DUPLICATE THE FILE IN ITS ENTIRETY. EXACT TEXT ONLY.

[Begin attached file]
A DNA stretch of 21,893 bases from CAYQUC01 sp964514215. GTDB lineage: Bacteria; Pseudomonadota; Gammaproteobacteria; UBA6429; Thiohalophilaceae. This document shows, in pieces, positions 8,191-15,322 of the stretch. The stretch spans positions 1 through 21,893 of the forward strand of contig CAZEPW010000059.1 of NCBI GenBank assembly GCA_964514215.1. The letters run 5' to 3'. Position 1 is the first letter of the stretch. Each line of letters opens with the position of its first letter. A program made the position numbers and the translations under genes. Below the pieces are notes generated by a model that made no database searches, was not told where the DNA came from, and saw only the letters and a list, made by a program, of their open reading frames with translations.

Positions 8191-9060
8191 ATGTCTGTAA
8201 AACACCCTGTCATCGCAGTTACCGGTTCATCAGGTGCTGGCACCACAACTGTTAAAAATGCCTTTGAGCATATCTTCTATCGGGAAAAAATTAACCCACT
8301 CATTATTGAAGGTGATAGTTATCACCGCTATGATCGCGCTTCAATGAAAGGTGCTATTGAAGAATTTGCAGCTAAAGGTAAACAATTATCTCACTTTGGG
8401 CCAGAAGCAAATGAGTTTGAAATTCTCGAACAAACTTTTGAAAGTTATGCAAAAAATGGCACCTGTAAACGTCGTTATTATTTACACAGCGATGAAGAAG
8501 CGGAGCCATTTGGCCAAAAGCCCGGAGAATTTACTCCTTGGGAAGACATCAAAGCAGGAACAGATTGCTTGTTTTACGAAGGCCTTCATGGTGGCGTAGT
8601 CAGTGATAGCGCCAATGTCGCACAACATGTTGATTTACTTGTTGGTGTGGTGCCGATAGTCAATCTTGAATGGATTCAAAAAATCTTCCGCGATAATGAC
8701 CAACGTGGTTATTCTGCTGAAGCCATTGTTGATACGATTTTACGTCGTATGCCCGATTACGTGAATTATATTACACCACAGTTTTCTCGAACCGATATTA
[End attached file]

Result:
A DNA stretch of 21,893 bases from CAYQUC01 sp964514215. GTDB lineage: Bacteria; Pseudomonadota; Gammaproteobacteria; UBA6429; Thiohalophilaceae. This document shows, in pieces, positions 8,191-15,322 of the stretch. The stretch spans positions 1 through 21,893 of the forward strand of contig CAZEPW010000059.1 of NCBI GenBank assembly GCA_964514215.1. The letters run 5' to 3'. Position 1 is the first letter of the stretch. Each line of letters opens with the position of its first letter. A program made the position numbers and the translations under genes. Below the pieces are notes generated by a model that made no database searches, was not told where the DNA came from, and saw only the letters and a list, made by a program, of their open reading frames with translations.

Positions 8191-9060
8191 ATGTCTGTAA
8201 AACACCCTGTCATCGCAGTTACCGGTTCATCAGGTGCTGGCACCACAACTGTTAAAAATGCCTTTGAGCATATCTTCTATCGGGAAAAAATTAACCCACT
8301 CATTATTGAAGGTGATAGTTATCACCGCTATGATCGCGCTTCAATGAAAGGTGCTATTGAAGAATTTGCAGCTAAAGGTAAACAATTATCTCACTTTGGG
8401 CCAGAAGCAAATGAGTTTGAAATTCTCGAACAAACTTTTGAAAGTTATGCAAAAAATGGCACCTGTAAACGTCGTTATTATTTACACAGCGATGAAGAAG
8501 CGGAGCCATTTGGCCAAAAGCCCGGAGAATTTACTCCTTGGGAAGACATCAAAGCAGGAACAGATTGCTTGTTTTACGAAGGCCTTCATGGTGGCGTAGT
8601 CAGTGATAGCGCCAATGTCGCACAACATGTTGATTTACTTGTTGGTGTGGTGCCGATAGTCAATCTTGAATGGATTCAAAAAATCTTCCGCGATAATGAC
8701 CAACGTGGTTATTCTGCTGAAGCCATTGTTGATACGATTTTACGTCGTATGCCCGATTACGTGAATTATATTACACCACAGTTTTCTCGAACCGATATTA